Featured Research

from universities, journals, and other organizations

What are the most effective strategies for secondary suicide prevention?

Date:
June 1, 2010
Source:
Public Library of Science
Summary:
Attempts to reduce suicide in a population do not always focus enough on high-risk patients, argues an expert who discusses different interventions for "secondary suicide prevention."

Attempts to reduce suicide in a population do not always focus enough on high-risk patients, argues an Essay in PLoS Medicine this week that discusses different interventions for "secondary suicide prevention."

Whilst primary suicide prevention aims to reduce the number of new cases of suicide in the population and tertiary prevention attempts to diminish clusters of suicides in an area ("suicide contagion"), secondary suicide prevention aims to decrease the likelihood of suicide attempts in particularly high risk patients. These include people with psychiatric illnesses, which is associated with 90% of all suicides. Leo Sher of Columbia University and colleagues discuss the growing research field that aims to help prevent suicide in these patients most at risk. Suicide poses a major threat to public health worldwide, accounting for 877,000 deaths worldwide in 2002.

Outlining both the clinical evaluations and biological markers of suicide, the authors argue that physicians need to be taught about the association between mental disorders and suicide and should not hesitate to ask people about their thoughts of suicide, as patients will often talk frankly given the opportunity.

The authors also discuss the latest research on five secondary suicide prevention methods: antidepressants; the combination of therapy and drugs; "follow-up care" to maintain adherence to antidepressants and other therapies; legal restrictions to reduce access to particular means of suicide (such as firearms or pesticides); and responsible reporting of suicide cases in the media.

There are still many gaps in research, say the authors, who argue that more research into new approaches for the prevention and treatment of suicidal behaviour is essential. "Looking to the future, thorough evaluations and appropriate treatments of patients with depressive disorders and other psychiatric illnesses should help to improve the efficacy of secondary prevention of suicide," they conclude.

Further information is available from the Samaritans website.


Story Source:

The above story is based on materials provided by Public Library of Science. Note: Materials may be edited for content and length.


Journal Reference:

  1. Ganz D, Braquehais MD, Sher L. Secondary Prevention of Suicide. PLoS Med, 7(6): e1000271 DOI: 10.1371/journal.pmed.1000271

Cite This Page:

Public Library of Science. "What are the most effective strategies for secondary suicide prevention?." ScienceDaily. ScienceDaily, 1 June 2010. <www.sciencedaily.com/releases/2010/06/100601171715.htm>.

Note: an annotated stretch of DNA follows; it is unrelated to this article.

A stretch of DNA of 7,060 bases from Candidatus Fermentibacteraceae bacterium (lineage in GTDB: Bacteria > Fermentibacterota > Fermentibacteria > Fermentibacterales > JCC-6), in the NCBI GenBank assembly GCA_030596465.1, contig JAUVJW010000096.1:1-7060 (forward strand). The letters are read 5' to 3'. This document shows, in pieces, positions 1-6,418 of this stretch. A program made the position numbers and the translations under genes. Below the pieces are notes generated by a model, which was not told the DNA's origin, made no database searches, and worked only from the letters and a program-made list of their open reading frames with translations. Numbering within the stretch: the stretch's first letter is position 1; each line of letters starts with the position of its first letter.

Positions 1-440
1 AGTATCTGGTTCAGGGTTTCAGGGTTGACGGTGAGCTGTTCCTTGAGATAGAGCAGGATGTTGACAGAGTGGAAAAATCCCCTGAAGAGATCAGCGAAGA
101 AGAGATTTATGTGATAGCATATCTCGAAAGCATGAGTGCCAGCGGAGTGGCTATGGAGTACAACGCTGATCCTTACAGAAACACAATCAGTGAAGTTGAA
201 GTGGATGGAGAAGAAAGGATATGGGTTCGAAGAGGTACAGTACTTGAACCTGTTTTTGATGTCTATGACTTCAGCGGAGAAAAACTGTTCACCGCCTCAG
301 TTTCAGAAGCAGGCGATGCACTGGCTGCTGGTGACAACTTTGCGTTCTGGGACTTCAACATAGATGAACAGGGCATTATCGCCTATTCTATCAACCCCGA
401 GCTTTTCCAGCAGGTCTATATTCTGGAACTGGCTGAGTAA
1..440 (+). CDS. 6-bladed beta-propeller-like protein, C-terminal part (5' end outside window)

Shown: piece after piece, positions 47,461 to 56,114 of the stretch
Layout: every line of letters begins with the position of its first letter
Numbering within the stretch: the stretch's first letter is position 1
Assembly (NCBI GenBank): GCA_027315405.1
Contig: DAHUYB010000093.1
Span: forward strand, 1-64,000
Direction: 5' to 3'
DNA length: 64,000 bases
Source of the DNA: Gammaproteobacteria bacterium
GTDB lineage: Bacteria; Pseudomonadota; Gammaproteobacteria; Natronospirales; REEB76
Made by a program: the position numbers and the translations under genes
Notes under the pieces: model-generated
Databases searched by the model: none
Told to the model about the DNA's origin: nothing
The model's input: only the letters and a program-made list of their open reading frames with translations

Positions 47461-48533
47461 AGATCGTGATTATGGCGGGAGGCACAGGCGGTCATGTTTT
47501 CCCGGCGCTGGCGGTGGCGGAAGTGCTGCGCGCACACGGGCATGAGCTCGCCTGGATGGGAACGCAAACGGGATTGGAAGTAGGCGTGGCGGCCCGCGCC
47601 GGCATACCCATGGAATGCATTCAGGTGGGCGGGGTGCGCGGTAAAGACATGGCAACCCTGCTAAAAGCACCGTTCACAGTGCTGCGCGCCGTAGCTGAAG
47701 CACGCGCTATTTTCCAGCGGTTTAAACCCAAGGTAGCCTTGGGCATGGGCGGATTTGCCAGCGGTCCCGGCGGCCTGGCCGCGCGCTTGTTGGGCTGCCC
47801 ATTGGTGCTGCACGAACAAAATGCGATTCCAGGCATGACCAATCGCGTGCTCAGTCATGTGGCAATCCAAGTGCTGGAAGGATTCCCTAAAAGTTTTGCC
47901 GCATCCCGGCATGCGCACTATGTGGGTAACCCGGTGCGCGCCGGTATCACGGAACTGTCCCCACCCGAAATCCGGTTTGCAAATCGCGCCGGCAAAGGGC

Public Library of Science. (2010, June 1). What are the most effective strategies for secondary suicide prevention?. ScienceDaily. Retrieved April 19, 2014 from www.sciencedaily.com/releases/2010/06/100601171715.htm
Public Library of Science. "What are the most effective strategies for secondary suicide prevention?." ScienceDaily. www.sciencedaily.com/releases/2010/06/100601171715.htm (accessed April 19, 2014).

Share This



More Mind & Brain News

Saturday, April 19, 2014

Featured Research

from universities, journals, and other organizations


Featured Videos

from AP, Reuters, AFP, and other news services

Study On Artists' Brain Shows They're 'Structurally Unique'

Study On Artists' Brain Shows They're 'Structurally Unique'

Newsy (Apr. 17, 2014) The brains of artists aren't really left-brain or right-brain, but rather have extra neural matter in visual and motor control areas. Video provided by Newsy
Powered by NewsLook.com
Is Apathy A Sign Of A Shrinking Brain?

Is Apathy A Sign Of A Shrinking Brain?

Newsy (Apr. 17, 2014) A recent study links apathetic feelings to a smaller brain. Researchers say the results indicate a need for apathy screening for at-risk seniors. Video provided by Newsy
Powered by NewsLook.com
Are School Dress Codes Too Strict?

Are School Dress Codes Too Strict?

AP (Apr. 16, 2014) Pushing the limits on style and self-expression is a rite of passage for teens and even younger kids. How far should schools go with their dress codes? The courts have sided with schools in an era when school safety is paramount. (April 16) Video provided by AP
Powered by NewsLook.com
Could Even Casual Marijuana Use Alter Your Brain?

Could Even Casual Marijuana Use Alter Your Brain?

Newsy (Apr. 16, 2014) A new study conducted by researchers at Northwestern and Harvard suggests even casual marijuana use can alter your brain. Video provided by Newsy
Powered by NewsLook.com

Search ScienceDaily

Number of stories in archives: 140,361

Find with keyword(s):
Enter a keyword or phrase to search ScienceDaily for related topics and research stories.

Save/Print:
Share:

Breaking News:
from the past week

In Other News

... from NewsDaily.com

Science News

Health News

Environment News

Technology News



Save/Print:
Share:

Free Subscriptions


Get the latest science news with ScienceDaily's free email newsletters, updated daily and weekly. Or view hourly updated newsfeeds in your RSS reader:

Get Social & Mobile


Keep up to date with the latest news from ScienceDaily via social networks and mobile apps:

Have Feedback?


Tell us what you think of ScienceDaily -- we welcome both positive and negative comments. Have any problems using the site? Questions?
Mobile: iPhone Android Web
Follow: Facebook Twitter Google+
Subscribe: RSS Feeds Email Newsletters
Latest Headlines Health & Medicine Mind & Brain Space & Time Matter & Energy Computers & Math Plants & Animals Earth & Climate Fossils & Ruins